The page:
In 1976, the People’s Republic of China (PRC) embraced the market economy. To gain entry to the world market and trade with the West, it was imperative that China quickly develop its own legal system. For this, China turned to the U.S., but was initially rebuffed by an American public. By contrast, Germany, France, the U.K., Japan and other countries jumped to assist China in the hope that this vast nation would pattern its laws after their own.
At the request of then U.S. ambassador to China, J. Stapleton Roy, the International Academy of Trial Lawyers (IATL) established its China Program in 1994 in part to counter these moves and to assist in the development of China’s legal, economic and financial infrastructure. In a few short years, the China Program became a model for international exchange programs.
Since the Program’s inception, more than 200 Chinese lawyers have participated, returning to China to serve in prominent government positions. Armed with a healthy perspective on American law, participants continue to advance in their careers upon their return to China. Their education (many now hold multiple Masters and Ph.D. degrees), their proficiency in English, their job ranks, and their openness in discussing political, legal and humanitarian subjects continue to progress. Many of China's laws, such as the Negotiable Instruments Law, the Aviation Law, the Securities Law, the Commercial Banking Law, the Law of Contracts, and the Electronic Signature Law, have been influenced by the IATL China Program.
Past participants in the China Program described it as “a terrific and creative way to bring cooperation and friendship to our two nations,” “valuable to my work and life,” and “a new window for me to have a better understanding of American culture, economy and social life.”
“In a wide variety of legal disputes, the Chinese courts continue to make rulings that affect the world economy. By promoting the Rule of Law in the People’s Republic of China, the China Program has been influential in the development of the Chinese legal system and in improving U.S. – China relations as a whole,” said James McManis, IATL’s China Program Chair and head of McManis Faulkner. “We look forward to celebrating another year of the China Program, which includes regular visits by the top trial lawyers in the U.S., offering workshops, seminars and information exchanges with leading Chinese legal and government officials responsible for drafting new laws that will help China emerge as a world leader. The success of the program is already evidenced in new Chinese legal codes governing business and private life.”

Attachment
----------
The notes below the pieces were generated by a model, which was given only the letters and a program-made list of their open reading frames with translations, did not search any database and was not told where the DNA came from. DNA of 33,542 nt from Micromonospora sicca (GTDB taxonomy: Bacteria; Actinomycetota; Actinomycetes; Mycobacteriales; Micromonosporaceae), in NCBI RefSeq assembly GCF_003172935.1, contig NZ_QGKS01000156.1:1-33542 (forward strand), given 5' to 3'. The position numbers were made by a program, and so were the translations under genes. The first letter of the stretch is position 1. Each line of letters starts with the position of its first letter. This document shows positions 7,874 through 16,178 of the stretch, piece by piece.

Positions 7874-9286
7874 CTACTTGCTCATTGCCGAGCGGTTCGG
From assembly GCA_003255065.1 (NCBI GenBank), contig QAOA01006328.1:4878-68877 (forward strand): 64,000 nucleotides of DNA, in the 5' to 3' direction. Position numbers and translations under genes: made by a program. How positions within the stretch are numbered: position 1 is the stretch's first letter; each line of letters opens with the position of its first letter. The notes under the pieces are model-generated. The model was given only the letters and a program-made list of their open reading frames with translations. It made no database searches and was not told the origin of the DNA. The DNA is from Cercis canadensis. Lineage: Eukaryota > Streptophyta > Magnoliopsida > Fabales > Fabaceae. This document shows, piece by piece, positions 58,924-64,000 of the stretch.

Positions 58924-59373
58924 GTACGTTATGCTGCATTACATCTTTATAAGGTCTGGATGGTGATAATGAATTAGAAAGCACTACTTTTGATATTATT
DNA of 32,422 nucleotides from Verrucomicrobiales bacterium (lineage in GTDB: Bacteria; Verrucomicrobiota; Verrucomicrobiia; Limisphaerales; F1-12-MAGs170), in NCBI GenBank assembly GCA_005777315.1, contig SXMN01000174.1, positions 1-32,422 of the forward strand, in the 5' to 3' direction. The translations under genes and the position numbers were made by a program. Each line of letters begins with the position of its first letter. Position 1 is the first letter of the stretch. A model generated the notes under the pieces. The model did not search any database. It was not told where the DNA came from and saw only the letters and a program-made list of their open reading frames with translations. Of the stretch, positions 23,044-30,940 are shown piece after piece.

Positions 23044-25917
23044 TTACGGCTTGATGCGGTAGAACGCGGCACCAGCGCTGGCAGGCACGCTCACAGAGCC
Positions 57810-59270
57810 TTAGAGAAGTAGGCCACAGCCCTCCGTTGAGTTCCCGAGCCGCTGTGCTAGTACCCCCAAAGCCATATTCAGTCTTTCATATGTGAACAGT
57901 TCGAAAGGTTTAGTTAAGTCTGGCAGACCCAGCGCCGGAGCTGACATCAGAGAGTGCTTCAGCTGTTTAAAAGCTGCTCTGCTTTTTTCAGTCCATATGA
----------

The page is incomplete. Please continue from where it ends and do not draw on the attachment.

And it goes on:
This year the China Program will celebrate the arrival of 10 government lawyers (delegates) from the PRC with a welcome dinner. Attended by Silicon Valley’s leading attorneys, judges, politicians and special guests, this year’s dinner will be held at The Fairmont Hotel in San Jose on Sunday, May 15, with a reception at 5 p.m. and dinner at 6 p.m.
Following a week-long orientation hosted by McManis Faulkner, the delegates travel to the homes of IATL Fellows in various cities, where they live for two weeks, experiencing the life of an American trial lawyer with the Fellows and their families, their law partners and their legal communities. This year, the delegates will visit Austin, Texas; Coral Gables, Florida; Denver, Colorado; Honolulu, Hawaii; Jacksonville, Florida; Lafayette, Louisiana; Palm Beach Gardens, Florida; San Jose, California; West Palm Beach, Florida; and Winston-Salem, North Carolina. After two weeks in residence, the delegates will reconvene in San Jose to share their experiences before returning to Beijing.
The International Academy of Trial Lawyers is a group of elite trial lawyers representing both sides of the bar: prosecutors and defense attorneys in criminal cases, and plaintiff’s lawyers and defense counsel in civil matters (including business and personal injury cases). While the majority of its Fellows come from the U.S., the Academy includes lawyers from more than 36 countries. Fellowship is by invitation only, and trial lawyers are invited to become Fellows only after an extremely careful vetting process that includes discreet inquiries of both judges and other trial lawyers of high standing. U.S. membership is limited to the nation’s top 500 trial lawyers under the age of 70. The Academy's purposes are to promote reforms in the law, facilitate the administration of justice, promote the rule of law internationally and elevate the standards of integrity, honor and courtesy in the legal profession.